Endogenously expressed integrin α9β1 in RD cells utilizes Src and iNOS to transduce migration
Our earlier results have shown that, in genetically modified cell lines, integrins α9β1 and α5β1 utilize differing signaling mechanisms for inducing cell migration. To determine whether endogenously expressed integrin α9β1 requires Src and iNOS activation for enhanced migration, we studied RD cells, which simultaneously express integrin α9β1 as well as α5β1 (Fig. 7A). As shown in Fig. 7B, integrin-α5β1-dependent migration of RD cells on fibronectin is decreased significantly by integrin-α5β1-blocking antibody and minimally by Src inhibition (using PP1) but not following iNOS inhibition (using L-NAME, ODQ); by contrast, integrin-α9β1-dependent migration (TnfnRAA) was decreased significantly by inhibition of both Src and iNOS (Fig. 7C). Furthermore, we show that knockdown of iNOS, Src or p130Cas in RD cells (Fig. 7D) results in decreased integrin-α9β1-mediated cell migration (TnfnRAA) but not integrin-α5β1-mediated migration (fibronectin) (Fig. 7E). Consistent with our previous results, knockdown of FAK did block integrin-α5β1-mediated migration but had no significant impact on integrin-α9β1-induced motility (Fig. 7D,E).
Ligation of endogenously expressed α9β1 in RD cells promotes Src and iNOS activity
Our preceding data showed that, in transfected cell lines, integrin-α9β1-mediated cell migration involves Src, p130Cas, iNOS and NO. To confirm these findings in cells endogenously expressing integrin α9β1, we suppressed expression of integrin α9β1 by transfecting α9-specific siRNA into RD cells (Fig. 8A). Knockdown of integrin α9β1 in RD cells diminished their ability to adhere (Fig. 8B) and migrate (Fig. 8C) in response to the integrin-α9β1-specific ligand TnfnRAA. Knockdown of integrin α9 also suppressed activation of Src tyrosine kinase and its downstream phosphorylation of FAK (pY925), p130Cas and iNOS (Fig. 8D), seen in RD cells transfected with negative control siRNA when stimulated on TnfnRAA. Furthermore, there was a significant decrease in cGMP levels in cells transfected with integrin-α9 siRNA compared with negative control siRNA (Fig. 8E). Taken together with our previous results, these data in cells endogenously expressing integrin α9β1 further establish that integrin α9β1 utilizes Src and iNOS activation to transduce cell motility.
The cellular mechanisms that induce cell migration are complex and involve the interplay of numerous receptors, including integrins, and their associated signaling intermediates (Hynes, 2002). The gaseous molecule NO is one of these intermediates and likewise can transduce signals from a diverse array of stimuli and activated cell-surface receptors (Shizukuda et al., 1999; Noiri et al., 1997). An adhesion-dependent increase in iNOS expression in neutrophils suggests that adhesion receptors such as integrins might indeed regulate NO production (Webb et al., 2001). In this study, we have extended these findings and shown for the first time that activation of the integrin α9β1 can transduce cell migration through production of NO.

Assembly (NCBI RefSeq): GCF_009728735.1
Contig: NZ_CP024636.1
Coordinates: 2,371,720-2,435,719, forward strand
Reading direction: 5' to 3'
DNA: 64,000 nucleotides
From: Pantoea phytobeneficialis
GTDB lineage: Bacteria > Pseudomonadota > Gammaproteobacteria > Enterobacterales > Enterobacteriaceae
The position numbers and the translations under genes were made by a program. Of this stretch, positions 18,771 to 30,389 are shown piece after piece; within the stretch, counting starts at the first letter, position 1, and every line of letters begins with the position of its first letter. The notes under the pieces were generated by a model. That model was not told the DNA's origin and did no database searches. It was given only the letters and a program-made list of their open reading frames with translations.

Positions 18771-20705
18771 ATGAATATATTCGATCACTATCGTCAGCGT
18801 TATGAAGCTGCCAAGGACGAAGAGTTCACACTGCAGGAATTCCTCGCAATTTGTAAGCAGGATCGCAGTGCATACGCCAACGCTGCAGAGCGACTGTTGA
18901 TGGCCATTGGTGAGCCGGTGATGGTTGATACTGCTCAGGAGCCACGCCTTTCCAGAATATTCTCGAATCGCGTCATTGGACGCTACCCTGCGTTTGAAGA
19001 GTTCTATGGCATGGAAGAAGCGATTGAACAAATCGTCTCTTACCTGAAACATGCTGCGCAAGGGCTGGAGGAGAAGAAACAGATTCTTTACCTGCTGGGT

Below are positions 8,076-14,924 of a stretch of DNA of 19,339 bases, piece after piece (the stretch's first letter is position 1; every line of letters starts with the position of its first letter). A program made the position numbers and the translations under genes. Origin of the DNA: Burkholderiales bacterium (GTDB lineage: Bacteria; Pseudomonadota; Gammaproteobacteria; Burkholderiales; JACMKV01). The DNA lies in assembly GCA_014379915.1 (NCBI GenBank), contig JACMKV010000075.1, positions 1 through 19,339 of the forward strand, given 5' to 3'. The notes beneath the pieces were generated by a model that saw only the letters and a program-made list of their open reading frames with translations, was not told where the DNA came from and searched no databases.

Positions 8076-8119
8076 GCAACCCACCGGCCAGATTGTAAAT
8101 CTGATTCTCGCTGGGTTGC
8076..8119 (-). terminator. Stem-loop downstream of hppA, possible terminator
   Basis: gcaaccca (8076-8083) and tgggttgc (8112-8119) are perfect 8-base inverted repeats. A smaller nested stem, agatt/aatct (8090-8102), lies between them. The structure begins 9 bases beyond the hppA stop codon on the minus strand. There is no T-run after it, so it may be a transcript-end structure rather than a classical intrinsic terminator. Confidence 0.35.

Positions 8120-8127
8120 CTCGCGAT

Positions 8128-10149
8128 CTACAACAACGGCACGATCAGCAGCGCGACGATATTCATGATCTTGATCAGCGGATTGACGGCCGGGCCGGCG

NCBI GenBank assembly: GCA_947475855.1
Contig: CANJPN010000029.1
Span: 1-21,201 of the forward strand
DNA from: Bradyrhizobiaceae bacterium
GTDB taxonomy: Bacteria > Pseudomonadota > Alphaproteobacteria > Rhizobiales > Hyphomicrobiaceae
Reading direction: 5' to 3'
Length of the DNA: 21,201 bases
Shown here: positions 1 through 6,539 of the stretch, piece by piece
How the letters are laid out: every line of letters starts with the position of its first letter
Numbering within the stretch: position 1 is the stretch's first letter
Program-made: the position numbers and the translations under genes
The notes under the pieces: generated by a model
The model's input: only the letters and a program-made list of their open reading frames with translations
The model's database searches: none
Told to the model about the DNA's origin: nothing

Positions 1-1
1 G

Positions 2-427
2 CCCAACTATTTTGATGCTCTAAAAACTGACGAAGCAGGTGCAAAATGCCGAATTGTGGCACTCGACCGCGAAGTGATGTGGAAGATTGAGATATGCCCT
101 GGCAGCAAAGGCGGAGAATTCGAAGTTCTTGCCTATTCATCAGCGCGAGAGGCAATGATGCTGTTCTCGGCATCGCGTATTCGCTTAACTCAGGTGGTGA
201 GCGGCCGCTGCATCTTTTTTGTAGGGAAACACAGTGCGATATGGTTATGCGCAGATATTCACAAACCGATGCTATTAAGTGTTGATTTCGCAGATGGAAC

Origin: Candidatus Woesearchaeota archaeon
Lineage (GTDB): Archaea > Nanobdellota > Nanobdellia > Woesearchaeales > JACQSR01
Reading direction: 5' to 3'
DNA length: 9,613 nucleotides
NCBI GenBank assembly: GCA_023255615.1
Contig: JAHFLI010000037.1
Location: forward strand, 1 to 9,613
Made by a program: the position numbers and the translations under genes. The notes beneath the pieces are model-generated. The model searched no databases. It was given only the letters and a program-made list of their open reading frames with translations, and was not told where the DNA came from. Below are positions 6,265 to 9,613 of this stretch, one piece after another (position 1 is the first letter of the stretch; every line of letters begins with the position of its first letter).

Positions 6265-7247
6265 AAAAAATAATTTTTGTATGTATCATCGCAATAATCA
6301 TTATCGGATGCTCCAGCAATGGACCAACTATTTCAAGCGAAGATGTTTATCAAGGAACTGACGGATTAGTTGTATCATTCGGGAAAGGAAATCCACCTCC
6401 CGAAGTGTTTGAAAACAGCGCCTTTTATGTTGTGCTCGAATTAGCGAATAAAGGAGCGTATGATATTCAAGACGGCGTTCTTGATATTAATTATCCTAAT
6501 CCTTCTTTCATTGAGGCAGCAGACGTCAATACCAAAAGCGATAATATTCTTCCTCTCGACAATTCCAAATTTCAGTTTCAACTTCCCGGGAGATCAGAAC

A previous report demonstrated that intracellular calcium increased, in a NO-dependent fashion, when rat neonatal cardiomyocytes were exposed to a pentapeptide with the common integrin-activating amino acid sequence RGD (Van der Wees et al., 2006). However, the authors could not implicate specific integrins as RGD is a nonspecific integrin ligand. Our finding that activated integrin α5β1 does not induce iNOS phosphorylation (Figs 5, 6, 7) suggests that not all integrins that bind to RGD utilize NO for cell migration. It also appears that the RGD sequence itself is not essential for activation as integrin α9β1 does not use RGD as a binding motif (Yokasaki and Sheppard, 2000). Furthermore, specific β-subunits do not appear to be essential because β2 integrins also induce NO production in neutrophils (Jenei et al., 2006). Instead, our results suggest that the α-subunit, and specifically its cytoplasmic domain, is the key determinant for integrin-induced iNOS activation. Of note, our findings suggest a role for intracellular NO in cell migration, but whether the cell responds in a similar fashion or through similar integrin-induced mechanisms to extracellular NO donors remains to be determined. Previous data suggest that these mechanisms might be different and dependent on the NO concentration within the extracellular versus intracellular compartments (Jenei et al., 2006).
The extent to which NO plays a role in biological functions varies across cell types and their organ of origin (Milward et al., 2006); therefore, the role of integrin-α9β1- and NO-mediated cell migration might vary considerably for any given organ system. Our findings suggest that integrin-α9β1-dependent NO might be important in the case of neutrophils, in which integrin α9β1 is highly expressed and plays an important functional role during granulopoiesis and neutrophil migration (Shang et al., 1999; Ross et al., 2006; Chen et al., 2006). Furthermore, integrin-induced NO was shown to promote neutrophil adhesion (Webb et al., 2001; Jenei et al., 2006). Thus, taken together with our current results, we speculate that activated integrin α9β1 might utilize NO to transduce its effects in neutrophils; but this remains to be determined.